Student advocates from across California will participate in Queer Youth Advocacy Day 2008, a three-day youth leadership summit co-sponsored by the Gay-Straight Alliance Network, Equality California Institute, Transgender Law Center and BIENESTAR. GLBT youth leaders and their allies will hold a press conference at the Sacramento, Calif., on May 5, nearly three months after the tragic death of Lawrence “Larry” King, who was shot in the head by a classmate at his Oxnard middle school.
Youth will call for the end of violence and discrimination against GLBT students like Larry, whose murder is believed to be motivated by the 15-year-old’s gender expression. The student who is charged with Larry’s murder is accused of committing a hate crime.
Youth advocates participating in Queer Youth Advocacy Day 2008 will learn new leadership and advocacy skills to encourage change in their local high schools and communities. The student leaders will meet with lawmakers, State Superintendent of Public Instruction Jack O'Connell and staff of the California Department of Education and California School Boards Association, encouraging policy makers to better implement existing laws designed to protect GLBT youth in public schools.
State law protects GLBT youth from harassment and discrimination under the California Student Safety and Violence Prevention Act (AB 537, Kuehl). Although AB 537 was enacted in 2000, and later strengthened by the Safe Place to Learn Act (AB 394, Levine) and the California Student Civil Rights Act (SB 777, Kuehl), students still report that they do not know their rights under these laws. Furthermore, hundreds of thousands of California students witness the mistreatment of other young people — and report little or no direct intervention from teachers and administrators.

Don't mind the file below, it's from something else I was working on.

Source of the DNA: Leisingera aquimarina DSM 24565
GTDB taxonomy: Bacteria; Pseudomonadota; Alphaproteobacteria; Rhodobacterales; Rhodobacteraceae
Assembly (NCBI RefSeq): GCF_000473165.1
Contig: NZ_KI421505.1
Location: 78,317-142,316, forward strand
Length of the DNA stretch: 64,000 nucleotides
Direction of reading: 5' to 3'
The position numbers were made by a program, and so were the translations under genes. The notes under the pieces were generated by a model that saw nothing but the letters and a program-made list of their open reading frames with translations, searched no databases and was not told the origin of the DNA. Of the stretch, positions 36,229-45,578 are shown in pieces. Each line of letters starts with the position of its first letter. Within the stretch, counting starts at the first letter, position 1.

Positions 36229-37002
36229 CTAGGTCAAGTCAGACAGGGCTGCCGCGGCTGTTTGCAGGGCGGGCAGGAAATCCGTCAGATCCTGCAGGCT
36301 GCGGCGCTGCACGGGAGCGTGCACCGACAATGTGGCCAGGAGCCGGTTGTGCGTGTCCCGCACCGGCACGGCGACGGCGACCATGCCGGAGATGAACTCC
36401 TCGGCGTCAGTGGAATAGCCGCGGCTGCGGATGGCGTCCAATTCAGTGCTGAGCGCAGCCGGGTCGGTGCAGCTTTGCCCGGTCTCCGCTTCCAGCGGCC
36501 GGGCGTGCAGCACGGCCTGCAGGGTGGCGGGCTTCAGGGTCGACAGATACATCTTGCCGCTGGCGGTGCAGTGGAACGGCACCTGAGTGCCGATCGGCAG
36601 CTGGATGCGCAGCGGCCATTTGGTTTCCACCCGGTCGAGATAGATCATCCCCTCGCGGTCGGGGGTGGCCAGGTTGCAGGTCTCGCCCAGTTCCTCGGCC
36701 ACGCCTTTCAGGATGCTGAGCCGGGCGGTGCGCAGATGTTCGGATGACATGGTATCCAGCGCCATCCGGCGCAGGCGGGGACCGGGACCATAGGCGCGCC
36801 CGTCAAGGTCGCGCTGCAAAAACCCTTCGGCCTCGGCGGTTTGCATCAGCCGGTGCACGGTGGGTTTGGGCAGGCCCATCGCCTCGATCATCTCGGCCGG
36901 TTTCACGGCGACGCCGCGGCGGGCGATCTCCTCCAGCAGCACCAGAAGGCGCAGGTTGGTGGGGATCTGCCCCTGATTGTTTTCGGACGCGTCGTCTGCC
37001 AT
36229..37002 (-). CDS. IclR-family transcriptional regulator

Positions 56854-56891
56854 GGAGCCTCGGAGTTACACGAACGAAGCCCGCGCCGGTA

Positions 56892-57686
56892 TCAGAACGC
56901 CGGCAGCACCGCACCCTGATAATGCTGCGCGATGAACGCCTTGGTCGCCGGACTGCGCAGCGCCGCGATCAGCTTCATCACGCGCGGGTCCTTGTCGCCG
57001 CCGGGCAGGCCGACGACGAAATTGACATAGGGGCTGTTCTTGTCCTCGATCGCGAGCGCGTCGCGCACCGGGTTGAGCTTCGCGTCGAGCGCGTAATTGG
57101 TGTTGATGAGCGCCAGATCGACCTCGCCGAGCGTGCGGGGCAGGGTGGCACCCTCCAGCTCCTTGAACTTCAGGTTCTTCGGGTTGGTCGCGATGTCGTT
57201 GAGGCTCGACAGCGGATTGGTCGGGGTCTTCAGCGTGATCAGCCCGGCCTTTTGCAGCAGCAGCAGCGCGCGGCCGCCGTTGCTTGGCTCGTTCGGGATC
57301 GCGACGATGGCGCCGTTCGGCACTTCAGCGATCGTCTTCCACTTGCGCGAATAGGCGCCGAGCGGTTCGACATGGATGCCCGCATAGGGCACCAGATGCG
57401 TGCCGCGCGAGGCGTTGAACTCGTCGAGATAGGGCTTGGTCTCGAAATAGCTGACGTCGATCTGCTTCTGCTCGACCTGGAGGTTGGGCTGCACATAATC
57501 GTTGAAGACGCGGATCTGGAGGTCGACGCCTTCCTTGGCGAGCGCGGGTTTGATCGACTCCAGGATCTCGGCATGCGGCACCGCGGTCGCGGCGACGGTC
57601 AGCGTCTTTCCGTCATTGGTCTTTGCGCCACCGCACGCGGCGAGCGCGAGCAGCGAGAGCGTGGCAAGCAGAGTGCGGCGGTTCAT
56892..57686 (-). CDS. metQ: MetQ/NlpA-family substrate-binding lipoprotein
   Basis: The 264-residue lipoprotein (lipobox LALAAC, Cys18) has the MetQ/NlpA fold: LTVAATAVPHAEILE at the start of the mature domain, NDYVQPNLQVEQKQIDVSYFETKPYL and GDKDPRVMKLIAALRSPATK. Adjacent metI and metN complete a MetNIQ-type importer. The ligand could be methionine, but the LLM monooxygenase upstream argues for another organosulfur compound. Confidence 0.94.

"When I walk down the halls at my school, I am often taunted and shoved into lockers because I identify as a gay transgender person," said Nik Castillo, a sophomore from Bakersfield. "Some of my peers call me names and actually say that who am I am is not ‘right.’ Really, what's not right is the hate and ignorance teens like me face every day."
“I chose to participate in Queer Youth Advocacy Day this year because I have seen the harassment and I have heard the stories of my peers who aren’t understood or accepted by others just because they’re queer,” said Isaiah Iboko, a senior from Los Angeles.
To advocate for change, GLBT youth and their allies will hold a press conference on the west steps of the Capitol from 11 a.m. to noon on May 5. At the press conference, youth leaders will share real-world experiences about what it is like to identify as GLBT or an GLBT ally in California schools so lawmakers are informed as they consider two bills moving though the legislature that will impact GLBT youth. Legislators, including Sens. Sheila Kuehl and Christine Kehoe and Assemblymen John Laird, Mark Leno, Mike Eng and Lloyd Levine, are also scheduled to speak.